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Right Here, Right Now

I recently read an article written by a Protestant about modern worship. The author explored all the new ways, through technology and media, to keep the members interested in the worship service. The article was about how to keep the attendees feeling like they had a good God experience, new songs, new music, new films, and such.

Of course, the Catholic Mass is different. It’s not about entertaining and enticing people to come like it’s some sort of party, it’s The Celebration, the meeting of Heaven and Earth where Christ is really present in the Eucharist. It’s the most precious food to edify our lives. It’s not about us; it’s about God and our appreciation.

Catholics know there are differences in the worship services, but I made an important connection in thinking about these differences, an evolution in myself. It’s the objective vs. the subjective thing. Orienting my thinking about the Mass has caused me to re-orient my thinking about everything else in life, my family, my motherhood, my finances, my health, my happiness. Catholicism teaches us to see the world as it is, not as we imagine we’d like it to be. That is monumentally significant.

It means when my husband or children don’t do everything I think they should do to make me happy (come on, you know what I’m talking about), I don’t feel anxiety or pine for things to be different. Instead I feel a certain detachment, an ability to just accept the situation for what it is and to then focus my attention on seeking solutions. I can let go, and let it be, and still be joyful even during turmoil because I know the deepest truth is still true. We are redeemed if we accept it. No one is perfect, we are all on a journey, and if I can help someone become more virtuous, then I’ll grow in virtue too. That is the goal of the Christian life, to progress in virtue towards Heaven where we are united with God.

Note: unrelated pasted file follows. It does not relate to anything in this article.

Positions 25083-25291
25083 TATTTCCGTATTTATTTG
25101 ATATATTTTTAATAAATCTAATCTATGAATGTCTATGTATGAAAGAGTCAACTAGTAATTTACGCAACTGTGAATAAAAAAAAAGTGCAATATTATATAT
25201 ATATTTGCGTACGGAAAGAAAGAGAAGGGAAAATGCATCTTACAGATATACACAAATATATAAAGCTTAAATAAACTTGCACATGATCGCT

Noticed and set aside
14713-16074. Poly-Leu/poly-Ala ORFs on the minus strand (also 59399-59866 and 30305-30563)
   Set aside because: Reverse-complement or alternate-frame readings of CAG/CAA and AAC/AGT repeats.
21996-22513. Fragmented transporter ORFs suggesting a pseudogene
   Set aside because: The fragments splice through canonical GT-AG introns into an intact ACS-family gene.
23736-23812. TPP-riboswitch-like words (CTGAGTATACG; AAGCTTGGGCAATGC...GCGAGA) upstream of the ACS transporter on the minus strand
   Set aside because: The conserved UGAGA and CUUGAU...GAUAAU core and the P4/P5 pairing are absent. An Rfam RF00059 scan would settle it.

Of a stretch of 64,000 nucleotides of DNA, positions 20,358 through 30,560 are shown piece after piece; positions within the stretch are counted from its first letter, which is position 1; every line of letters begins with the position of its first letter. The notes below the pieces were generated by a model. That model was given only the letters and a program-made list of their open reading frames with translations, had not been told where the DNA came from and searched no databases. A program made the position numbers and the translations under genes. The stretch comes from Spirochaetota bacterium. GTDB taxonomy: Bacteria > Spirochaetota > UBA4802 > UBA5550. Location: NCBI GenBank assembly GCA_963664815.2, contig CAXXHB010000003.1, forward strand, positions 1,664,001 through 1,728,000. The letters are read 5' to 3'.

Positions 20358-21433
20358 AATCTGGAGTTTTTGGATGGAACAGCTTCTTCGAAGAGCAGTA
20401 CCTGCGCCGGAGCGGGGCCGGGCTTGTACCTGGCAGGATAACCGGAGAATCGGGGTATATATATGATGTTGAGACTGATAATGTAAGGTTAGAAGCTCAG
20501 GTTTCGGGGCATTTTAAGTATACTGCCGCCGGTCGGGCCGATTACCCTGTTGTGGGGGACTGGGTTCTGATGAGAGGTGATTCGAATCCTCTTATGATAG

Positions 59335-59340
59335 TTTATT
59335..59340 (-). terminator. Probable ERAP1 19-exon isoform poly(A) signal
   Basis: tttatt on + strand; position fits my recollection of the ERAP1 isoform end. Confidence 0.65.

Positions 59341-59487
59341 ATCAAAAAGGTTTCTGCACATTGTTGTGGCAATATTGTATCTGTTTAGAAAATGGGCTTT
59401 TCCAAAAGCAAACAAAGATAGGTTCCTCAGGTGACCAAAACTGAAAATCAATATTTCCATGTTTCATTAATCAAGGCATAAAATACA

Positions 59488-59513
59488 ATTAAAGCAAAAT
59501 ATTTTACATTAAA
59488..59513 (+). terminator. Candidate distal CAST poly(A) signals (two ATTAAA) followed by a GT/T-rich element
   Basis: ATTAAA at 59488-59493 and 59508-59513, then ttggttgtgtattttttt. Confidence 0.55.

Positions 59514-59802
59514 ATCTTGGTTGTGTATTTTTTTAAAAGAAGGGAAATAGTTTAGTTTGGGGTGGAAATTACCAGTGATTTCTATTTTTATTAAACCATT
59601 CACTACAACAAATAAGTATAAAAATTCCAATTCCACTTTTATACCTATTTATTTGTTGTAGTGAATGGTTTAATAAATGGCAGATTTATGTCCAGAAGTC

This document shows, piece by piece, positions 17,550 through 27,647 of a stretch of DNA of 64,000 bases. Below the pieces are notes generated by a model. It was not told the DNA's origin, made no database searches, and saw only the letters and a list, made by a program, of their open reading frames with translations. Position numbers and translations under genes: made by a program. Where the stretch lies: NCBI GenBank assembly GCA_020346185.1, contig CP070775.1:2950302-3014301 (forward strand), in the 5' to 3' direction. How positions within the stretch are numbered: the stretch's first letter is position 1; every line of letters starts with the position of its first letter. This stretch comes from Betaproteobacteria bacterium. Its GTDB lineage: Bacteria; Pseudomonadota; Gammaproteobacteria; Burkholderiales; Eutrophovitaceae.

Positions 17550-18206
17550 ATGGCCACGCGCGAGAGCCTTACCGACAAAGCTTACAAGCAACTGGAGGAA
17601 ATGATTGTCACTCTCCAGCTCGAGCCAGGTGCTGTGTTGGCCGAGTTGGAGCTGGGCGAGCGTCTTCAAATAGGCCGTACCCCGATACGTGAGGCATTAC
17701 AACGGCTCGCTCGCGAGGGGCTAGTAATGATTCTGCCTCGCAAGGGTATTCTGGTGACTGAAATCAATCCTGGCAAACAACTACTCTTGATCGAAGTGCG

This ability – nay, this freedom – to see things objectively brings peace and stability to my life. It makes me a better mother and wife, a calmer person. I can be confident in my ability to do whatever needs to be done, to endure and do the right thing, even if it’s really hard or distressingly painful — one day at a time. I’m not a slave to my emotions or fearful of rejection. I’m just right here, right now.


Stacy Trasancos is a mother of seven, joyful convert to Catholicism with a Ph.D. in Chemistry and a M.A. in Dogmatic Theology. She is Editor-in-Chief of Catholic Stand and author of Science Was Born of Christianity: The Teaching of Fr. Stanley L. Jaki. She writes from her tiny office in a 100-year-old restored Adirondack mountain lodge that overlooks a small spring-fed lake. More about her here. Find her on Facebook. Follow her on Twitter. Contact her by email


  • noelfitz

    Thanks for a great article.

    I read here “Catholicism teaches us to see the world as it is, not as we imagine we’d like it to be.” This is so true, the world is as it is, as God wants it, not as we want it, and here and now we cannot always know why God does what he does. Life can be tough.

    Also I read “Of course, the Catholic Mass is different. It’s not about entertaining”. Again I agree, but this is not an excuse for not heaving good music, good singing, good preaching and clear and respectful readings and Holy Communion.

    In our Church (http://newtownparkparish.com/) we use technology, it does not detract from the holiness of the liturgy.